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melian 4 June 2015 05:04 AM
73%

Benthamís argument ignores the downsides of redistribution policies. In particular, redistribution tends to demotivate people on both ends of it. Thus, in addition to negative impact on the economy, it may also hurt the psychological well-being of people it aims to help.

Redistributing a small amount of money from high earners to low earners would not significantly reduce the total wealth produced


History shows that once the principle of redistribution is accepted, it is only a question of time before a small amount turns into as much as government can take without imploding the economy.


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DanielLC 4 June 2015 02:07 PM
65%

In particular, redistribution tends to demotivate people on both ends of it.

In an ideal scenario where the value of money is linear etc., if you redistribute money from the poor to the rich, you will over-motivate people. They will perform work that doesn't create enough wealth to justify putting that much effort in, because the subsidies will make it worth it.

As I said before, since we're dealing with a local maximum, small changes in the conditions will result in smaller changes in the results. No matter how big the problem caused by redistributing money is, there's some sufficiently small amount where the benefit-to-cost ratio is above one.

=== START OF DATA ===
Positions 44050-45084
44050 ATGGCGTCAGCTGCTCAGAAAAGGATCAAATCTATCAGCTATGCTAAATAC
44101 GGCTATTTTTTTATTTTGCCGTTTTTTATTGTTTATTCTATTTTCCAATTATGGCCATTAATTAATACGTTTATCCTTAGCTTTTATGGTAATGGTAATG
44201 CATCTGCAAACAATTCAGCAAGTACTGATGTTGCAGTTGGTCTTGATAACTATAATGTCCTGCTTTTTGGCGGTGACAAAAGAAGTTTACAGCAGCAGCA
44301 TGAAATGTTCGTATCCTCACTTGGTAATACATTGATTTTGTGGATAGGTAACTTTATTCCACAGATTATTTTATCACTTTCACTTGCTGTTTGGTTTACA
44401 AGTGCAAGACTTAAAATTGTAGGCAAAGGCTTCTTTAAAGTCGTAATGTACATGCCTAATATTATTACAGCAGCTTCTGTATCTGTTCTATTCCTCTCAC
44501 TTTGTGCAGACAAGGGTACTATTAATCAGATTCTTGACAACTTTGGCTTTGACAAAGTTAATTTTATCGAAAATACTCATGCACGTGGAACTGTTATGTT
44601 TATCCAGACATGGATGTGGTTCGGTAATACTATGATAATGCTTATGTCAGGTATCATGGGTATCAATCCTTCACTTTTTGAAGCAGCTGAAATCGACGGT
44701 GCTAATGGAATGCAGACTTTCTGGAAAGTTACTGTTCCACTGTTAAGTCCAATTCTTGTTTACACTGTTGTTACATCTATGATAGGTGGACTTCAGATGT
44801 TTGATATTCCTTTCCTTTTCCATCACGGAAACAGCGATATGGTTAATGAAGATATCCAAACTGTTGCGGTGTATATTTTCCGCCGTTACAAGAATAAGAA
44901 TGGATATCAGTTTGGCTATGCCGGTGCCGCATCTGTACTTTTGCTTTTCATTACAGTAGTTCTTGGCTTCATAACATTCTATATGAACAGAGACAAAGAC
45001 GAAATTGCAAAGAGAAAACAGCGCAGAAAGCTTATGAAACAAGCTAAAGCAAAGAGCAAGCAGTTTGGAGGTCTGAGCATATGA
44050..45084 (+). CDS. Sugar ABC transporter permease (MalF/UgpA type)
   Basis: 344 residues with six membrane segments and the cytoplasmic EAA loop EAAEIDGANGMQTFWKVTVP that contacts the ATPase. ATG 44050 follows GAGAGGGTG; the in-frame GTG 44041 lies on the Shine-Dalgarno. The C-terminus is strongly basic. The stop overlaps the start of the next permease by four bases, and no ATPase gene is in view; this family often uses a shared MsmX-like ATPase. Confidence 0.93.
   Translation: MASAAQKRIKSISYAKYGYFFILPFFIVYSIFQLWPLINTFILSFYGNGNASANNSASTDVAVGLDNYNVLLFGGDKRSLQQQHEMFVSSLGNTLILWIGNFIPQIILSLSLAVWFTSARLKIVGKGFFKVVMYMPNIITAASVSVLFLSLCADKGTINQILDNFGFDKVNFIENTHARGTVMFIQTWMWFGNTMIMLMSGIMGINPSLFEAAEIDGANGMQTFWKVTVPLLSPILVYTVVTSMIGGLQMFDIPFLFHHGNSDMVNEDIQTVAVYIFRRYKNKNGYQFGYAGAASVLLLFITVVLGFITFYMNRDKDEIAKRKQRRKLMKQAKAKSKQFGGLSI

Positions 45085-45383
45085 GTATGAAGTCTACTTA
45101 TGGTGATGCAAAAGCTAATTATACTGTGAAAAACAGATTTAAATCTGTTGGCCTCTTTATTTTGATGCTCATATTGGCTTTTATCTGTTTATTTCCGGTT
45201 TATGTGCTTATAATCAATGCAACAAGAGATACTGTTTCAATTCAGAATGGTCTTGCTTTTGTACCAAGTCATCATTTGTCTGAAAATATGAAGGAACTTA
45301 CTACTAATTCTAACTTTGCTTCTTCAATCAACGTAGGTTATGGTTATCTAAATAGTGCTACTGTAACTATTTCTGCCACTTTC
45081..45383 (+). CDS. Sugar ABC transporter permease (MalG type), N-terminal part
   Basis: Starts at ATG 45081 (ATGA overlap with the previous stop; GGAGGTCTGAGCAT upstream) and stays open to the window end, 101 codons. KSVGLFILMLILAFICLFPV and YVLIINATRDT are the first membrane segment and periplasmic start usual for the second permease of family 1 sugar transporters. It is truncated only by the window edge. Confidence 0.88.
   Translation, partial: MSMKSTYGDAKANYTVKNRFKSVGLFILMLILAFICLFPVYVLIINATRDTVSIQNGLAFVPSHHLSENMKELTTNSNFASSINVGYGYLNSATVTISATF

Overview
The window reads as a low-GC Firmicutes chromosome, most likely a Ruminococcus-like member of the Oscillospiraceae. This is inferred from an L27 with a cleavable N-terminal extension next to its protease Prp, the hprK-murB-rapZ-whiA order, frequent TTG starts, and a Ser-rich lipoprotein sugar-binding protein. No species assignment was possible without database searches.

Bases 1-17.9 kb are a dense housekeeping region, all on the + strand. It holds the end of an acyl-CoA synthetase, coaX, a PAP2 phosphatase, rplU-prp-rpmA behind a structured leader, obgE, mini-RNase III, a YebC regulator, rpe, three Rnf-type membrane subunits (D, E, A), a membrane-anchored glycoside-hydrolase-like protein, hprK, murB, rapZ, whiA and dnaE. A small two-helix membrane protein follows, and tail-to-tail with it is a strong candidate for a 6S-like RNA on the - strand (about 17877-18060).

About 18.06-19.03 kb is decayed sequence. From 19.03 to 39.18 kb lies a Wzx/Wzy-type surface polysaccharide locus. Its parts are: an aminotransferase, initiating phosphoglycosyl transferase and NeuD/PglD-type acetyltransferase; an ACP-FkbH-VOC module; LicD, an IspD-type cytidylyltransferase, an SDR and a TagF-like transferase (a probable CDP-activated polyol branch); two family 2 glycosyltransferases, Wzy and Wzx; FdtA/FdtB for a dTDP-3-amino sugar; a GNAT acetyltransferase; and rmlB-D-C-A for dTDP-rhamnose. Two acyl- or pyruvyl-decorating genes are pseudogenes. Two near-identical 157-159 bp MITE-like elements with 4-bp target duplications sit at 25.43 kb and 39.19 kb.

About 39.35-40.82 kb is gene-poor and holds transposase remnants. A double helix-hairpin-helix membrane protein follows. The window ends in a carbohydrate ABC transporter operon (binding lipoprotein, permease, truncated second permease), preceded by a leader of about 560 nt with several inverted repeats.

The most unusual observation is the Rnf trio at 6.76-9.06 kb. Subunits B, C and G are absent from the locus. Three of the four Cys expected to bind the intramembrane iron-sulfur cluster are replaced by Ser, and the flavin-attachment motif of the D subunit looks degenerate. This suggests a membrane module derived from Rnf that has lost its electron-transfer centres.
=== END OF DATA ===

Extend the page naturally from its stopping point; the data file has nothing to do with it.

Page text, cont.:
History shows that once the principle of redistribution is accepted, it is only a question of time before a small amount turns into as much as government can take without imploding the economy.

That's not an amazingly ... read more


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Fwiffo 16 May 2015 04:33 PM
59%

States are a major player in why their economies work like they do. They can easily favour some sort of economic activities. Even if they didn't actively encourage certain industries the kind of status quo they uphold will end up benefitting somebody. That those beneficiaries are deducted somewhat to make amends where the status quo screws with people the most is perfectly legitimate. Also in todays world nobody makes their money alone and the principal backer of private property is the public police force. So all activity has a shade of public support in it (even if less than in others). In a sense the supply of high paying jobs is limited and the low earners can be seen as participating by allowing (peacefully) to someone make more money (if this is seen as neccesary for incentives and such).